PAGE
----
Setup

You need to compile the kqemu kernel module from the sources. Furtunately, Debian provides the module-assistant tool to do this in a very straightforward way.

As root, install the required tools with the command:

apt-get install qemu module-assistant

Then, to compile and install the kqemu module, issue the command:

module-assistant auto-install kqemu

Load the kqemu module:

modprobe kqemu

Finally, let the system load the kqemu module at system startup using the command:

echo kqemu >> /etc/modules

That's all, your qemu setup is ready.

Invoking the virtual system

Invoking QEMU using the kqemu extension can be done with the command:

qemu -kernel-kqemu diskimage.img

The options for qemu are exactly the same as those employed by KVM. This is due to the fact that the KVM project used large parts of the QEMU system emulation code. So, if you want to perform a fresh Debian installation on a QEMU/KQEMU virtual system, using 512 megabytes of RAM, simply issue the commands:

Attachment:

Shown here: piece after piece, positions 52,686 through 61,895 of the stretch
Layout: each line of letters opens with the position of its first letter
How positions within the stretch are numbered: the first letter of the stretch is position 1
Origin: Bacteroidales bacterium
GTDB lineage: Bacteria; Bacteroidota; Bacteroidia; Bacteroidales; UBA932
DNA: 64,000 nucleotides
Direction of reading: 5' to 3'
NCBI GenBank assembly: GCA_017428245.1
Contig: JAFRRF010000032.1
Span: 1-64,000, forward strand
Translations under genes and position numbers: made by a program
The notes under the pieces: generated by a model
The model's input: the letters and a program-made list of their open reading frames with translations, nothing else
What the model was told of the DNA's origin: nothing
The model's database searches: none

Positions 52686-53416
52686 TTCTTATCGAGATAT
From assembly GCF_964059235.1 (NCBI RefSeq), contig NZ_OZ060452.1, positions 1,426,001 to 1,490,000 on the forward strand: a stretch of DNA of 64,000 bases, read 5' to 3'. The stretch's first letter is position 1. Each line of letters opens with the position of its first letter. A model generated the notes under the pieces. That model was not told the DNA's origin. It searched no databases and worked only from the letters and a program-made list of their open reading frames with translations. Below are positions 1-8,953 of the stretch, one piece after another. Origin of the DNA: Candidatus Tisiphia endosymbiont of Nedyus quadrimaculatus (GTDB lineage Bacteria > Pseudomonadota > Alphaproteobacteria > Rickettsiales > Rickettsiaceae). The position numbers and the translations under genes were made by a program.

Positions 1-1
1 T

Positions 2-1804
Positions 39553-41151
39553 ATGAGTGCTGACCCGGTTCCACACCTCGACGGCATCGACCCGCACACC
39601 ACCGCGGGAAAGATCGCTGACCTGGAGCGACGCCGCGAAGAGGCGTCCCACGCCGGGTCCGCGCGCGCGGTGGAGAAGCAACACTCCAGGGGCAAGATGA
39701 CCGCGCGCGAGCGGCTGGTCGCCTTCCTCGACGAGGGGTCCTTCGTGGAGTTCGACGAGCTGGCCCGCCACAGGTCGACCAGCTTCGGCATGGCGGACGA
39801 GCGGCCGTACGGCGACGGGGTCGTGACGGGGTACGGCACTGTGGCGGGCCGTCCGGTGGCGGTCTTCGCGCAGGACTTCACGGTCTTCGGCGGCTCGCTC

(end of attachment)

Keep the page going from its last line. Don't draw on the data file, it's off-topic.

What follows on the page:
qemu-img create -f qcow2 debian.qcow2 10G
qemu -kernel-kqemu -m 512 -cdrom debian-501-i386-netinst.iso debian.qcow2

You may run a virtual system, connecting the LAN card to the tap0 virtual network:

qemu -kernel-kqemu -m 512 -net nic -net tap,ifname=tap0,script=no,downscript=no debian.qcow2

In a more general way, as the virtual system behaves the same way as a KVM virtual system, you may use it for the exact same purpose. For instance, the installation of a virtual server I recently described using KVM can be done in the exactly same way.

Conclusion

I have explained how to setup a virtual system on computers without requiring the processor vmx extensions. The virtual system may not be as fast as it would be on a KVM-based setup, but it is very usable.